In February 2003, she was elected to the first ever panel of judges of the International Criminal Court and assigned to the Appeals Division. She was elected to a six-year term, but resigned in August 2008 in order to take up her position with the UN.
Ms. Navanethem Pillay
Navanethem "Navi" Pillay (born 23 September 1941) is the United Nations High Commissioner for Human Rights. A South African of Indian Tamil origin, she was the first non-white woman on the High Court of South Africa, and she has also served as a judge of the International Criminal Courtand President of the International Criminal Tribunal for Rwanda. Her four-year term as High Commissioner for Human Rights began on 1 September 2008 and was extended an additional two years in 2012.
In South Africa, as a member of the Women's National Coalition, she contributed to the inclusion of the equality clause in the country’s Constitution that prohibits discrimination on grounds of race, gender, religion and sexual orientation. She co-founded Equality Now, an international women's rights organization, and has been involved with other organizations working on issues relating to children, detainees, victims of torture and of domestic violence, and a range of economic, social and cultural rights.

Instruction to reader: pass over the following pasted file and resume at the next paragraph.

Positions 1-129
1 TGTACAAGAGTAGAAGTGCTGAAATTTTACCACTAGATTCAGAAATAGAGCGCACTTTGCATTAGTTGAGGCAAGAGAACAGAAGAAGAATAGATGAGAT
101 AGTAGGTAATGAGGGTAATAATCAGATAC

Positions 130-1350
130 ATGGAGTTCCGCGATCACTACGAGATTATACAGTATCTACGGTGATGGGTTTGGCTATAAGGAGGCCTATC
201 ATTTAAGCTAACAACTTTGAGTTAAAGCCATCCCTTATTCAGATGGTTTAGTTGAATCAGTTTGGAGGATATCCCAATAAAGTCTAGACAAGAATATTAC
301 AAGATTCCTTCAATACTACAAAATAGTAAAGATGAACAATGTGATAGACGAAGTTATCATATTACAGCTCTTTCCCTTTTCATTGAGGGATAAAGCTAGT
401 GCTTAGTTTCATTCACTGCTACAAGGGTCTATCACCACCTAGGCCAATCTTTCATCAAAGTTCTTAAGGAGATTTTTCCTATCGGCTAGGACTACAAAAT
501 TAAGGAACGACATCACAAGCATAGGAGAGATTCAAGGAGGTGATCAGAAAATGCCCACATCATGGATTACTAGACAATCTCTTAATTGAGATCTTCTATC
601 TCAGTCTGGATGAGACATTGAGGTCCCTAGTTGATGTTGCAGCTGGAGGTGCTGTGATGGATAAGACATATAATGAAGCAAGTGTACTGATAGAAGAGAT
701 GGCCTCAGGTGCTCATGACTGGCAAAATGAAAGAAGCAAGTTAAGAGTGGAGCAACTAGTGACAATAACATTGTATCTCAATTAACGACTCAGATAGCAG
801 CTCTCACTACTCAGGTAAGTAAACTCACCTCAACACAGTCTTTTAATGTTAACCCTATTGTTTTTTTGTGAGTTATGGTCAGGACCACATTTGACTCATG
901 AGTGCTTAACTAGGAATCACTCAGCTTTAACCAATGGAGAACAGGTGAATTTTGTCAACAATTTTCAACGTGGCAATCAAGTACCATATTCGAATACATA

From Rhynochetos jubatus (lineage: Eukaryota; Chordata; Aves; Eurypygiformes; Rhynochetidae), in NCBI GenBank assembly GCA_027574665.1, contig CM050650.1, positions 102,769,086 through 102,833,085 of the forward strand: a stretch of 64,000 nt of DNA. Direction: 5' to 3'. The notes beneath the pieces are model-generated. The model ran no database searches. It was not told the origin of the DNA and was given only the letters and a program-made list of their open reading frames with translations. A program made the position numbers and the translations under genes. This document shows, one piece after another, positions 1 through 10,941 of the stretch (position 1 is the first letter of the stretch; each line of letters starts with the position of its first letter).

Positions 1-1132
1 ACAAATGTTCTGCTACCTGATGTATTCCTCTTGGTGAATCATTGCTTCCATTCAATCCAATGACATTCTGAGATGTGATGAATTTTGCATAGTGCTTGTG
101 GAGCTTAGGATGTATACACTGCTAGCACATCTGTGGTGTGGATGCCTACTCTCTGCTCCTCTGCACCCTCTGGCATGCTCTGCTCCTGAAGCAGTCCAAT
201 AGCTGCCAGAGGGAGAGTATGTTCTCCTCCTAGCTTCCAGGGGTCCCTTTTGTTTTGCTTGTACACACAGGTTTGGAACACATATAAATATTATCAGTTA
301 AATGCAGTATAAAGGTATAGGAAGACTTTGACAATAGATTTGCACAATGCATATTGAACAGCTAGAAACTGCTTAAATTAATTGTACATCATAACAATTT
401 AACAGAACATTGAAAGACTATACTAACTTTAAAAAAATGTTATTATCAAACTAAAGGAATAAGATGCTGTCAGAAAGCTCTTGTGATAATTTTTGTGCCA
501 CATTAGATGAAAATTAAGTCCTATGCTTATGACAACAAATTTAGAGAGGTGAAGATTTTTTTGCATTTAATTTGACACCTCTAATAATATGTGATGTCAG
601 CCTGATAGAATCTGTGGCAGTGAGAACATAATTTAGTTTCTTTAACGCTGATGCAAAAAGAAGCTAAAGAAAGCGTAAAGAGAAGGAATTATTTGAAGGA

Ms. Pillay received a BA and a LLB from Natal University South Africa. She also holds a Master of Law and a Doctorate of Juridical Science from Harvard University. She was born in 1941, and has two daughters. .
Credits : Wikipedia.org | www.ohchr.org
About The OHCHR
The Office of the United Nations High Commissioner for Human Rights (OHCHR) represents the world's commitment to universal ideals of human dignity. We have a unique mandate from the international community to promote and protect all human rights.
The Office of the United Nations High Commissioner for Human Rights (OHCHR) is a United Nations agency that works to promote and protect the human rights that are guaranteed under international law and stipulated in the Universal Declaration of Human Rights of 1948. The office was established by the UN General Assembly on 20 December 1993 in the wake of the 1993 World Conference on Human Rights.
The office is headed by the High Commissioner for Human Rights, who co-ordinates human rights activities throughout the UN System and supervises the Human Rights Council in Geneva, Switzerland. The current High Commissioner is South African lawyer Navanethem Pillay, whose four-year term began on 1 September 2008 and then was extended an additional two years in 2012.
As of 2008, the agency had a budget of US$120m and 1,000 employees based in Geneva. It is an Ex-Officio member of the Committee of theUnited Nations Development Group.